U.S. and German navies sail at sea together


Published on 10/22/2021 – Last Updated on 10/22/2021 by OTC

Independence-variant littoral combat ships USS Jackson (LCS 6) and USS Tulsa (LCS 16) sailed with Germany Navy frigate FGS Bayern (F 217) in the Philippine Sea, and Tulsa hosted Bayern crew members for ship tours while moored at Naval Base Guam, Oct. 18 and 21, the U.S. Navy Pacific Fleet announced.

At sea, the ships practiced communications, tactical maneuvers, division tactics, and bilateral flight operations with Jackson’s embarked MH-60S Seahawk helicopter from Helicopter Sea Combat (HSC) Squadron 23 and two German Super Lynx Mk88A helicopter from Bayern.

“It’s always great to host partner nations and allied forces, and we were grateful to welcome the commanding officer and crew of Bayern aboard Tulsa, following our recent bilateral operations,” said Cmdr. Travis Dvorak, Tulsa Gold Crew commanding officer. “After sailing together, we enjoyed sharing sea stories and hearing about their experiences. While there are differences between our ships and crews, there are many more similarities.”

While onboard, Tulsa’s crew highlighted the unique operational capability of the littoral combat ship, and the distinct commitment to building relationships with partners and allies, integrating with joint operational forces, conducting presence operations, and providing maritime security and stability. Crewmembers explained the functions of the various spaces throughout the ship to include the flight deck, mission bay, pilothouse, galley, engineering rooms, and berthing spaces.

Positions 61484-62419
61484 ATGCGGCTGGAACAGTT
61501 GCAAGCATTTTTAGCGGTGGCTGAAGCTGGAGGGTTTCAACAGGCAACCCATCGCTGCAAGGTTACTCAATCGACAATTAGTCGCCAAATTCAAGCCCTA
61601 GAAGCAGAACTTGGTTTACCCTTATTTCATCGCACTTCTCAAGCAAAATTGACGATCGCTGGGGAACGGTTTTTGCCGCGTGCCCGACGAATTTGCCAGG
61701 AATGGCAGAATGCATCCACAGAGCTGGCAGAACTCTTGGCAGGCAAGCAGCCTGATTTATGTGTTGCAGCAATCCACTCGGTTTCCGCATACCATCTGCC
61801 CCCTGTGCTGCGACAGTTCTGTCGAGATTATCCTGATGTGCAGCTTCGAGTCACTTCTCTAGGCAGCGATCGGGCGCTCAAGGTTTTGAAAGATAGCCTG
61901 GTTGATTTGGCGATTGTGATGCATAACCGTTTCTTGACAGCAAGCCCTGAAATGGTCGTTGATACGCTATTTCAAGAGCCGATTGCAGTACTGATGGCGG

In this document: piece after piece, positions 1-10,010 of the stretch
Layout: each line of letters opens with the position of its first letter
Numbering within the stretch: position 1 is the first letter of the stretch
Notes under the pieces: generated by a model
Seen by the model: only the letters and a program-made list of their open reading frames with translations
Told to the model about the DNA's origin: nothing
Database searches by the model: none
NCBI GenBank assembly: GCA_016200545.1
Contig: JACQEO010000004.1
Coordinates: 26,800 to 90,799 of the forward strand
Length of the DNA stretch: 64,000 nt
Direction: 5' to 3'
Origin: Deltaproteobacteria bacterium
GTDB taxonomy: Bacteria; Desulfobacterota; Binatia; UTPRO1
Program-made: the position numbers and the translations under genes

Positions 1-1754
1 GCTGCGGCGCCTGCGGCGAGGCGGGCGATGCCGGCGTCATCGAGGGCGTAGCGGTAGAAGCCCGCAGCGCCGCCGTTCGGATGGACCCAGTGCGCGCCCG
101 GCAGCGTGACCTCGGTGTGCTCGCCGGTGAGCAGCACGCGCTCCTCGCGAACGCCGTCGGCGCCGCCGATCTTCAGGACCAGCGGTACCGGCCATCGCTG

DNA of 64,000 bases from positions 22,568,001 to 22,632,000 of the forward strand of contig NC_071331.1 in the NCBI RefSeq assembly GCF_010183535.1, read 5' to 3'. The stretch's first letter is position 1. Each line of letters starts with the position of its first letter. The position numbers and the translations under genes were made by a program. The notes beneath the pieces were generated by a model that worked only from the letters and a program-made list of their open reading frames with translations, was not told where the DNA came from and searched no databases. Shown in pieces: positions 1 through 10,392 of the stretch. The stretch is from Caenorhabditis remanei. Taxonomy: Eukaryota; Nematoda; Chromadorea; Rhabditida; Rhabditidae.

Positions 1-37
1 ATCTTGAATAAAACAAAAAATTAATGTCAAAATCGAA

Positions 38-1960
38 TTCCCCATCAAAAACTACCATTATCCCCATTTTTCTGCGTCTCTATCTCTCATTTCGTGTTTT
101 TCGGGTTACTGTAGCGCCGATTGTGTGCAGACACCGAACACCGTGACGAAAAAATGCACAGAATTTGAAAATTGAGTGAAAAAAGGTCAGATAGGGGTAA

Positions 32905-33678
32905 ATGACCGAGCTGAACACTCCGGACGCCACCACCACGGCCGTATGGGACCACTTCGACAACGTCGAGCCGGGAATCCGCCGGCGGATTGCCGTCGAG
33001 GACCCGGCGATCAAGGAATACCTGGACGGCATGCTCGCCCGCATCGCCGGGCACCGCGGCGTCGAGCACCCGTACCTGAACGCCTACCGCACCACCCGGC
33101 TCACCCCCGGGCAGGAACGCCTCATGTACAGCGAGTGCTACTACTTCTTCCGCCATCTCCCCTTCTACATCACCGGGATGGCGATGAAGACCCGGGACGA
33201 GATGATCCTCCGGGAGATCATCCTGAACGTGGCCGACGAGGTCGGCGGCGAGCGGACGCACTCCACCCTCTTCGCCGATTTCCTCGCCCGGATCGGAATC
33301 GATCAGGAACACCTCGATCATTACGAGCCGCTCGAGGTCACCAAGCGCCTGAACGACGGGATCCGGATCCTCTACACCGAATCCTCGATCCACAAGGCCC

The discussions went beyond bilateral operations and highlighted shipboard commonalities with German-designed engineering equipment integrated into the LCS. The main propulsion diesel engines, ship’s service diesel generator, and additional other engineering equipment are based on designs by German company MTU Aero Engines.

U.S. Navy photo

This recent interaction is tangible progress from previous senior leader interactions, such as in May when German Defense Minister Annegret Kramp-Karrenbauer spent time aboard USS Charleston (LCS 18). She met with Charleston’s crew at Naval Base Guam to discuss the shared U.S.-German interest in a free and open Indo-Pacific.

Attached to Destroyer Squadron (DESRON) 7, Charleston, Jackson, and Tulsa and are on rotational deployments to the U.S. 7th Fleet area of operations in support of security and stability in the region, and to work alongside allied and partner navies to provide maritime security and stability.

Check out Naval Library App to find out more about the specifications of the Independence-variant littoral combat ships .

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